Charles Pinot Duclos
|This article relies largely or entirely upon a single source. (February 2012)|
|Charles Pinot Duclos|
12 February 1704|
Dinan, Brittany, France
|Died||26 March 1772
Charles Pinot (or Pineau) Duclos (12 February 1704 – 26 March 1772) was a French author and contributor to the Encyclopédie ou Dictionnaire raisonné des sciences, des arts et des métiers.
Duclos was born at Dinan in Brittany and studied at Paris. After some time spent in dissipation he began to cultivate the society of wits and joined a club of young men who published their literary efforts under such titles as Recueil de ces messieurs, Étrennes de la saint Jean, Œufs de Pâques etc. His romance Acajou et Zirphile was the result of a wager among the club's members: Duclos composed it for a series of engraved plates intended for another work. He wrote two other romances which were favorably received: The Baroness de Luz (1741) and Confessions of Count de *** (1747).
Duclos became a member of the Academy of Inscriptions in 1739 and of the Académie française in 1747, being appointed perpetual secretary. In 1747, both academies were indebted to him not only for many valuable contributions, but also for several useful regulations and improvements. As a member of the Academy of Inscriptions, he composed several memoirs on trial by combat, on the origin and revolutions of the Celtic and French languages, and on scenic representations and the ancient drama. As a member of the Académie française, he assisted in compiling the new edition of the Dictionary, which was published in 1762; and he made some just and philosophical remarks on the Port Royal Grammar. On several occasions he distinguished himself by vindicating the honour and prerogatives of the societies to which he belonged, and the dignity of the literary character in general. He used to say of himself, "I shall leave behind me a name dear to literary men.". He was elected a Fellow of the Royal Society in 1764.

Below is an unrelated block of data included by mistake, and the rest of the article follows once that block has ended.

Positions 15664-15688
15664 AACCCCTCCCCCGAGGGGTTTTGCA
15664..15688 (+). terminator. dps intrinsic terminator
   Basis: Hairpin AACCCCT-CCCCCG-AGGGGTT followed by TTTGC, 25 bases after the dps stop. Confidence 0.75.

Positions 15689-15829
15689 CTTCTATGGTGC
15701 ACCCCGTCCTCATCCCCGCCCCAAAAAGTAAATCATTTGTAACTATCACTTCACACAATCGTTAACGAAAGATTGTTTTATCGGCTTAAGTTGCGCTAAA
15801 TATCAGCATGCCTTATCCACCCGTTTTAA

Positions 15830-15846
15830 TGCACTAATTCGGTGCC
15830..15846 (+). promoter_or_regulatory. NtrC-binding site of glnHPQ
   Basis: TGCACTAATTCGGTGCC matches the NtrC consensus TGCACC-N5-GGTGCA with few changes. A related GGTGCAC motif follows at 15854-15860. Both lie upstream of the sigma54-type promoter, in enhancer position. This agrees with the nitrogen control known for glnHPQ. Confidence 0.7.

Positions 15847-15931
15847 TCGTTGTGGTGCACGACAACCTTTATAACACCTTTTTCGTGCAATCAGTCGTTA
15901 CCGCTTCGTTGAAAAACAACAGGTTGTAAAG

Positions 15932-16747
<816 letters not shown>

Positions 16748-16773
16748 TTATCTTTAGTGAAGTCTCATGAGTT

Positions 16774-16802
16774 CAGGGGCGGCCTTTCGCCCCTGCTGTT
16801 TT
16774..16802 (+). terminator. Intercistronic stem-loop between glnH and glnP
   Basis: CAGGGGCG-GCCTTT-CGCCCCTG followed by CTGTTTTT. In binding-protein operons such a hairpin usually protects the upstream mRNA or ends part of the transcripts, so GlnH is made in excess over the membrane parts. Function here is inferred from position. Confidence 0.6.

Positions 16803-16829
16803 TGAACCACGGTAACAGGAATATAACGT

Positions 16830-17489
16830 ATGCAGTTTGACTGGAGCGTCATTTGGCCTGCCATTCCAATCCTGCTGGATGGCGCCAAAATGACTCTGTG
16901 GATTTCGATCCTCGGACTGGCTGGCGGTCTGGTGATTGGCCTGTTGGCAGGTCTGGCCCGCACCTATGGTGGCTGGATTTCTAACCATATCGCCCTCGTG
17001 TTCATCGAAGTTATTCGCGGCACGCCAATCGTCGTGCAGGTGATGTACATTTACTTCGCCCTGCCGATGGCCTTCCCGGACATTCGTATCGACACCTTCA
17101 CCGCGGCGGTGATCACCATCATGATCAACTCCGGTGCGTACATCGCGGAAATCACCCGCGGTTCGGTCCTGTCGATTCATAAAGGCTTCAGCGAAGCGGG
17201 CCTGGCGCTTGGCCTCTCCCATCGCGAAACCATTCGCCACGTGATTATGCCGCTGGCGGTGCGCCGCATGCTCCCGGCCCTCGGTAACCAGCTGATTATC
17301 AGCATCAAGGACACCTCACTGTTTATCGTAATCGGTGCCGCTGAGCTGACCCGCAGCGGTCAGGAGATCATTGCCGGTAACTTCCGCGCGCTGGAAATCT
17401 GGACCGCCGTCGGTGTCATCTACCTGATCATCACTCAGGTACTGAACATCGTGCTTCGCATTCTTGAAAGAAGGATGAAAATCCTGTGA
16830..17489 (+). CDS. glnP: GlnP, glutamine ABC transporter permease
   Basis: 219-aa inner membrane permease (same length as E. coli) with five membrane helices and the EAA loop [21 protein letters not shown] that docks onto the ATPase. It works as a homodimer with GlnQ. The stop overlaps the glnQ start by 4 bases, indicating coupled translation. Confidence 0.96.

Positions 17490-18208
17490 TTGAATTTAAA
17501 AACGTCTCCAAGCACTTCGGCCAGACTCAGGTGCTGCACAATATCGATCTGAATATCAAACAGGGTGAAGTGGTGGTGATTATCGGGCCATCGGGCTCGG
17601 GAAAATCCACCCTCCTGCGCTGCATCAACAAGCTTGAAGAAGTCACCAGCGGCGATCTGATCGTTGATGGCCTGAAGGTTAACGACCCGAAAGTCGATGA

The citizens of Dinan, whose interests he always supported with zeal, appointed him mayor of their town in 1744, though he was resident at Paris, and in this capacity he took part in the assembly of the estates of Brittany. Upon the requisition of this body the king granted him letters of nobility. In 1763 he was advised to retire from France for some time, having rendered himself obnoxious to the government by the opinions he had expressed on the dispute between the duc d'Aiguillon, and M. de La Chalotais, the friend and countryman of Duclos. Accordingly he set out first for England (1763), then for Italy (1766); and on his return he wrote his Considerations on Italy. He died in Paris.
As a character, Duclos was considered a mixture of impulsiveness and prudence. Jean-Jacques Rousseau described him laconically as a man droit et adroit. In his manners he displayed a bluntness that frequently rendered him disagreeable; and his caustic wit made him enemies. To those who knew him, however, he was a pleasant companion. A considerable number of his bons mots have been preserved by his biographers.
His first serious publication was the History of Louis XI, which is dry and epigrammatical in style but displays considerable powers of research and impartiality. The reputation of Duclos as an author was confirmed by the publication of his Considérations sur les mœurs de ce siècle (1751), a work justly praised by La Harpe as containing a great deal of sound and ingenious reflection. It was translated into English and German. The Mémoires pour servir à l'histoire du dix-huitième siècle, intended by the author as a sort of sequel to the preceding work, are much inferior in style and matter, and are, in reality, little better than a kind of romance. In consequence of his History of Louis XI, he was appointed historiographer of France, when that place became vacant on Voltaire's retirement to Prussia. His Secret Memoirs of the Reigns of Louis XIV and Louis XV (for which he was able to utilize the Mémoires of Louis de Rouvroy, duc de Saint-Simon, suppressed in 1755), were not published until after the French Revolution.
A complete edition of the works of Duclos, including an unfinished autobiography, was published by Auger (1821). See also Sainte-Beuve, Causeries du lundi, t. ix.; René Kerviler, La Bretagne et l'Académie française du XVIIIe siècle (1889); L. Mandon, De la valeur historique des mémoires secrets de Duclos (1872).
- Frank A. Kafker: Notices sur les auteurs des dix-sept volumes de « discours » de l'Encyclopédie. Recherches sur Diderot et sur l'Encyclopédie. 1989, Volume 7, Numéro 7, S. 138
- "Library and Archive". Royal Society. Retrieved 2012-080-6.
- This article incorporates text from a publication now in the public domain: Chisholm, Hugh, ed. (1911). Encyclopædia Britannica (11th ed.). Cambridge University Press.